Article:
12 June 2008
WRIGHT, Wilbur (1867-1912). Experiments and Observations in Soaring Flight. Offprint from: Journal of the Western Society of Engineers Vol. 8 [misprinted "III" on front wrapper], no. 4 (August, 1903). [Chicago, 1903].
8o (228 x 151 mm). Caption title; 8 photographic halftones in text. Original printed gray wrappers; quarter calf folding case. Provenance: Orville Wright ("From the private library of Orville Wright" ink stamp on verso of front wrapper).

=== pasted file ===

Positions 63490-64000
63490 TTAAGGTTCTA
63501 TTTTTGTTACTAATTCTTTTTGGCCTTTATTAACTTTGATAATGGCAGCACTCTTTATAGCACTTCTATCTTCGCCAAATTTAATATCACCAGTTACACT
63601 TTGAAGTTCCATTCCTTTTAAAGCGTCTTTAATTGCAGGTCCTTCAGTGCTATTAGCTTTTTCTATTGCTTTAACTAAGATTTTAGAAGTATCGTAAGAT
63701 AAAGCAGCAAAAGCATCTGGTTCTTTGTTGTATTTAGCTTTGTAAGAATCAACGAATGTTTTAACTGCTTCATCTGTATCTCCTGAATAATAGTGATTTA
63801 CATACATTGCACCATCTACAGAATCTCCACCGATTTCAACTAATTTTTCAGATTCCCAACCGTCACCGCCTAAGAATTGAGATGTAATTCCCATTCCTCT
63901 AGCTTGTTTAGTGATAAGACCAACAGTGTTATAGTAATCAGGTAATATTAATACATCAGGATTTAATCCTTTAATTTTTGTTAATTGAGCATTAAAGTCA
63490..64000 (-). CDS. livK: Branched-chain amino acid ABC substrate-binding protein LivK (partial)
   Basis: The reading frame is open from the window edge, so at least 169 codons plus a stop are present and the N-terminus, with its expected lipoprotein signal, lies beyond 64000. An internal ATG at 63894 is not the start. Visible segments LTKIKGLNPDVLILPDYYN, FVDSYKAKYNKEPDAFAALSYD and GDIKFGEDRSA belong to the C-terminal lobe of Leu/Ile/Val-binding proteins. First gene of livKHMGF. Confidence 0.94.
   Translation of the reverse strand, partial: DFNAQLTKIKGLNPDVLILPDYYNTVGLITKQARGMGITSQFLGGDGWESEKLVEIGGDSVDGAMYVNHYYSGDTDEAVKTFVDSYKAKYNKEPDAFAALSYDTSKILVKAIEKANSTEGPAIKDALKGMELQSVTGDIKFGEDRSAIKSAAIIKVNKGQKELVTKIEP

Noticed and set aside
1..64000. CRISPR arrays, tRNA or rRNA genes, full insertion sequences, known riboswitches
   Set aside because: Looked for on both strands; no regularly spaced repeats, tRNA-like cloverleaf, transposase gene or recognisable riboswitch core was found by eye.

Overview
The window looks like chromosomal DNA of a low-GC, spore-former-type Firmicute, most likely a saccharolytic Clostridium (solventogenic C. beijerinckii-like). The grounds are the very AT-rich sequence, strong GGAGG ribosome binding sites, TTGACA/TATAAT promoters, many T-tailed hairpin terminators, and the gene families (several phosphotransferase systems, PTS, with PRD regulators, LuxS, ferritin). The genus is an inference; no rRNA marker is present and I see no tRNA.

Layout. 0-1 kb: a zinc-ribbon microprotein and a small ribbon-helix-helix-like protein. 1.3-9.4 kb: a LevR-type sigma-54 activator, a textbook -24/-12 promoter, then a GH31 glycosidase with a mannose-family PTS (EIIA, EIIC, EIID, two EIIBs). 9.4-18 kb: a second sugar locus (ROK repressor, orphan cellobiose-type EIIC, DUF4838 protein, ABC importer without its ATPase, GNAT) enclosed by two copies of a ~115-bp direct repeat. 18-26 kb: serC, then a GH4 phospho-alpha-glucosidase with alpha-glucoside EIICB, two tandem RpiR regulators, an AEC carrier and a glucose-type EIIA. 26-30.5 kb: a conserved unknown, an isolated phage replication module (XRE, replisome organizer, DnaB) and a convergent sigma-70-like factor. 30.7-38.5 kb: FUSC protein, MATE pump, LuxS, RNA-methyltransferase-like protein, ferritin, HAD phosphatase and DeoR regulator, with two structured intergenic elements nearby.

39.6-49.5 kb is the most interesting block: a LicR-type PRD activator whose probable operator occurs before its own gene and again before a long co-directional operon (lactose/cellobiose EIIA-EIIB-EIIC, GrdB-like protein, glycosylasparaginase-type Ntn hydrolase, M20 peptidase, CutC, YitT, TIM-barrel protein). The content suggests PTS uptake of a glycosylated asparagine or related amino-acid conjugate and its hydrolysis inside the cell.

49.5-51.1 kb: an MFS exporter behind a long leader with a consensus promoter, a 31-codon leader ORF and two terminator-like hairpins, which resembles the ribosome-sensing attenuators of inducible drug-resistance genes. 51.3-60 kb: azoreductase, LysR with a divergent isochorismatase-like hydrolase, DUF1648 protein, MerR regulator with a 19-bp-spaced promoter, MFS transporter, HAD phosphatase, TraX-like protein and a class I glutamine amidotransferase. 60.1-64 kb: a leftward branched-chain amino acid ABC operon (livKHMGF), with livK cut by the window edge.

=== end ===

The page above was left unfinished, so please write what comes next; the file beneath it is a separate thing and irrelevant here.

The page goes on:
A VERY FINE COPY OF THE FIRST EDITION, offprint issue, of Wilbur Wright's second report of his and Orville's flying experiments, read to the Western Society of Engineers on June 24, 1903. Following the glider trials of 1901, Orville Wright had constructed a wind tunnel in Dayton that the brothers used for a systematic series of tests of over 200 wing and bi-plane combinations. On the basis of these results the brothers built a new glider, equipped with a vertical rear rudder which offset the twisting movements caused by the warping of the wings. The nearly one thousand trial flights made during the summer of 1902 with this superior machine are described in the present report, as are the Wrights' extensive observations of bird flight. The machine functioned well: the Wrights' main objective was to learn how to control it, as, in Wilbur's words, "the machine seemed to have reached a higher state of development than the operators" (p. 8). The second objective of the 1902 experiments was "to obtain data for the study of scientific problems involved in flight" (p. 10). Both goals were realized during the six months following the presentation of this report, and on December 17, 1903--a mere 8 years after their initial entry into aeronautical research--the Wrights made the first motorized flight in history at the Kill Devil Hills, south of Kitty Hawk. Brockett 13015; Dibner Heralds of Science 185; Norman 2267.
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